I actually didn’t think I’d be able to go to the warehouse sale last week but I did! Thanks to my husband, I was able to go on Saturday AND on Sunday. The warehouse was dusty, crowded, and hot but I didn’t mind staying there for hours. It was book heaven for frugal moms like me. Imagine books going for as low as P5! If you’re lucky enough, you can find great books in mint condition being sold at 90% off. Just check out some of our fave finds:

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Did you notice that those were all children’s books? 🙂 The little boy was with me when I went to the sale on Saturday so it was mostly his pick. Each of those books cost only P5 – 50 pesos.  I went back on Sunday all by myself hoping to find some novels for me to read but still ended up with more children’s books. Although, I still did manage to score a handful of good novels for my sisters and me.

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Sunday being the last day of the sale, the warehouse was packed and the queue to the checkout counters was loooooooooooooong. I spent more than hour waiting in line! I’m not complaining though as I still got to browse books from the tables as we moved along the line. During the four hours I was there, I saw people who chose to leave when they saw the crowd and the long line. For me though, the huge discounts were well worth waiting an hour in line.

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We’re definitely looking forward to the next NBS Warehouse Sale! From my experience last week, I’d keep these in mind:

  • Wear rubber shoes or closed shoes with socks. The floor was just bare cement and my black sandals turned gray after walking around for hours.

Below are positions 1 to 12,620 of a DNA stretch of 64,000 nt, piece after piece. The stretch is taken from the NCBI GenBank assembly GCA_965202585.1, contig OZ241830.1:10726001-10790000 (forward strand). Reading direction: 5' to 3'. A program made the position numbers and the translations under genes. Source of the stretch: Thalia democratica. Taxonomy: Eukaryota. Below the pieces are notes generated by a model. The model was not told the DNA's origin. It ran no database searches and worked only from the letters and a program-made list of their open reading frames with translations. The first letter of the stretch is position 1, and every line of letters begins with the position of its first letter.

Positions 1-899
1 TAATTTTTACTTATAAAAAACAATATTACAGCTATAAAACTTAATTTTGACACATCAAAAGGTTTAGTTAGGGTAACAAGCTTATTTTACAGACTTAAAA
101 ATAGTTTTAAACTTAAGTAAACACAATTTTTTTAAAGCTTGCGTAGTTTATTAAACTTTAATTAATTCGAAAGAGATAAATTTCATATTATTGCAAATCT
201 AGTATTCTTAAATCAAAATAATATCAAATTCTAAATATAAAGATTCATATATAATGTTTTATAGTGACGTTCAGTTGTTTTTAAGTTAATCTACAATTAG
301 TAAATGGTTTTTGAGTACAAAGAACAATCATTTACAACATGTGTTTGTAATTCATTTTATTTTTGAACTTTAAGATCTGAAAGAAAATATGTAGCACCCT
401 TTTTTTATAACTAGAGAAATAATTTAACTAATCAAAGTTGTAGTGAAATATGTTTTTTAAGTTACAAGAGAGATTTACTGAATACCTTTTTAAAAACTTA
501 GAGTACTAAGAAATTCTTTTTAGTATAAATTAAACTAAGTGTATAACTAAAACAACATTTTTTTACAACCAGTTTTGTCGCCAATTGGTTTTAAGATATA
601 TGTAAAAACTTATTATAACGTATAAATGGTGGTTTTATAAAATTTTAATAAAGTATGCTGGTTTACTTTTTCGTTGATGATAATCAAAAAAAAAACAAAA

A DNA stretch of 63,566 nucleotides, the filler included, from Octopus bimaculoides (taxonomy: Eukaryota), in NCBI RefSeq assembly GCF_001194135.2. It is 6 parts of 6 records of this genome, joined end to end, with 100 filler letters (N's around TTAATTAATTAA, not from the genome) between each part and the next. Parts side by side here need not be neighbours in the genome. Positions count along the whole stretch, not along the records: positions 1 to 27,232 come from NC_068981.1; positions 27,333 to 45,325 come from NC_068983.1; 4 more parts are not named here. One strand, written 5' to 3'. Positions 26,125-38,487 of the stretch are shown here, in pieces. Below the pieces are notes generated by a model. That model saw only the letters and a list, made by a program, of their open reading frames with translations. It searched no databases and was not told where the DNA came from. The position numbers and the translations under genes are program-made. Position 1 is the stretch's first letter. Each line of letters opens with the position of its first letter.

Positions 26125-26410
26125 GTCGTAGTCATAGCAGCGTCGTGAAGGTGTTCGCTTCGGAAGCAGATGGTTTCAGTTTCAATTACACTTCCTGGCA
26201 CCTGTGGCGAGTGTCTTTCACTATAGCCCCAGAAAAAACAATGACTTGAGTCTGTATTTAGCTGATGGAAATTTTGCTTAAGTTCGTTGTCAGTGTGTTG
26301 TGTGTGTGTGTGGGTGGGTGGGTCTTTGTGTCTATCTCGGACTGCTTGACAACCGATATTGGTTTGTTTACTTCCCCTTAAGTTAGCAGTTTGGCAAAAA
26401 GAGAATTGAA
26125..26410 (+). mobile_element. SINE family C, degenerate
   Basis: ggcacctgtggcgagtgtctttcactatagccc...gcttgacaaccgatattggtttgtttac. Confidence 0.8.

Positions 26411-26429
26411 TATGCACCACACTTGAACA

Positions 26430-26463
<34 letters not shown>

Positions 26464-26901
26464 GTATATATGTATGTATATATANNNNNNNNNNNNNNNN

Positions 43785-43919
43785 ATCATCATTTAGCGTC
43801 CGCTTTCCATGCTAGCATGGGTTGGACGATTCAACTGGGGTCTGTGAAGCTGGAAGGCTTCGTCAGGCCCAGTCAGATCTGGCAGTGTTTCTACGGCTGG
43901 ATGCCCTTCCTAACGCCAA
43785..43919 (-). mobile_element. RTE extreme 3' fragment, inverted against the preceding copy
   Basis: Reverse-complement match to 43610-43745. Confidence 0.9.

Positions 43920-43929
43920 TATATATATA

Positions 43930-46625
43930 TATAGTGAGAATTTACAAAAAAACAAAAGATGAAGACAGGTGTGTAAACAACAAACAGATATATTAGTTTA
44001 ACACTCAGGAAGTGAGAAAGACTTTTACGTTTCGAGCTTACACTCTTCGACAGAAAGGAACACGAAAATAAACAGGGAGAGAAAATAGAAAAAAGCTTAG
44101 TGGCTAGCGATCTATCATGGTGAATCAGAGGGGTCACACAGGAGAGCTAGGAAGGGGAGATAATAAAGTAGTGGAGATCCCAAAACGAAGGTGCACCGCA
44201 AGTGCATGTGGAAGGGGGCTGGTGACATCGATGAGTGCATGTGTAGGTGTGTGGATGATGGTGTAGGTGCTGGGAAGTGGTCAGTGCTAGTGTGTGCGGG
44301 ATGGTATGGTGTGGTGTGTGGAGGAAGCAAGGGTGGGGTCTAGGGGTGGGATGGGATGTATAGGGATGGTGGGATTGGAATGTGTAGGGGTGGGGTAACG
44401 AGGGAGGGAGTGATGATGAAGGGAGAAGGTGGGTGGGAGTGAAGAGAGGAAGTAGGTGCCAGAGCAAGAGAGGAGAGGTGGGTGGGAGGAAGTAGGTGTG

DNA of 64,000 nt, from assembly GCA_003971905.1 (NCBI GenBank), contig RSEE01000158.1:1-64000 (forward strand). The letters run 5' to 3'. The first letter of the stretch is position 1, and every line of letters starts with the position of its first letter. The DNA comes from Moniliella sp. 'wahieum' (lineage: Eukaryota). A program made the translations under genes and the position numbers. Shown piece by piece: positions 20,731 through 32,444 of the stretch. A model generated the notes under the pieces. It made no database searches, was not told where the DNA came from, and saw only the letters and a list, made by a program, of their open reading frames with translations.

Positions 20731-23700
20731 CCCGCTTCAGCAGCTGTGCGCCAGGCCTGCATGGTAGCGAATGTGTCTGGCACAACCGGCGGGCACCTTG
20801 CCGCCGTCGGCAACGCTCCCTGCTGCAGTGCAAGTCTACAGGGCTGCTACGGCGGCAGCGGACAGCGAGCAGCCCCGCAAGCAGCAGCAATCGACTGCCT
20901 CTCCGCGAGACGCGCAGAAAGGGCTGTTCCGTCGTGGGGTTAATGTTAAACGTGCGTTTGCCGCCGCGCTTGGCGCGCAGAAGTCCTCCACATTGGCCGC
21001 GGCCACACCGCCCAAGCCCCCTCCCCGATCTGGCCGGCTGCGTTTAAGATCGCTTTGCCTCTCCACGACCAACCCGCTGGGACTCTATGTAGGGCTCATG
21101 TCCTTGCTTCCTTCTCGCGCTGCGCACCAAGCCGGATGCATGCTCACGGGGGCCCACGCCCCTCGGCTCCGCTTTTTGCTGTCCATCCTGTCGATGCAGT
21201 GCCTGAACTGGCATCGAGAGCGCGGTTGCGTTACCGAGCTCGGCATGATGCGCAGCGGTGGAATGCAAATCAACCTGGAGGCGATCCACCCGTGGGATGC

• Go on the first day of the sale – in the morning! Best to go when the sale first opens to grab the best buys. Plus, books are still well-organized during the first day. If you have kids, I suggest you go on the first day as well.
  • Eat before you start shopping. Expect to spend hours going through the stacks of books and another hour at the checkout lane. Good thing I had plenty of candies in my bag to ward off hunger pangs.
  • Forget the book list! I actually had a book list with me when I went to the sale but it was rendered useless. One, the books were not arranged in any particular order. Second, there was just too many shoppers (too many competition :P) that I just grabbed whatever the kids would love to read and was in good condition. I wasn’t even able to check what the little boy was putting in the basket anymore. Which is why we ended up with “a hundred” Batman books. 😛
  • Bring wet wipes and alcohol. You’d need them after you shop. Most books are dusty so expect to get a bit of dirt on your hands. There’s a washroom on the first floor but a pack of wet wipes and alcohol would still come handy.

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Jade in Willy Wonka’s Chocolate Factory

Lookie!  Little girl just entered the world of Willy Wonka!

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Why did we choose Roald Dahl’s Charlie and the Chocolate Factory for her first chapter book?  Well, aside from this Mama being an avid fan of Roald Dahl, she has seen the movie based on that book several times this month and totally loves it.   I also think that the characters in the books would be a great springboard to discuss behaviors that are unacceptable.

She’s in Chapter 10 but would probably have read more had I not limited her reading time.  The book is suggested for ages 8 up and she’s only five years old. Instead of allowing her to read from cover to cover, I ask her to read only two to three chapters a day.  Each chapter is followed by a short comprehension check and a brief discussion. This way, I’m also able to check if she really does understand what she’s reading or if she’s merely reading the words.

Charlie and the Chocolate Factory is among the recommended books for school age children.  This book is always among top 100 children’s books list so do add this to your kids’ must-read book list.

Next on our list is Charlie and the Great Glass Elevator and The BFG.  Then perhaps, some E.B. White books after that.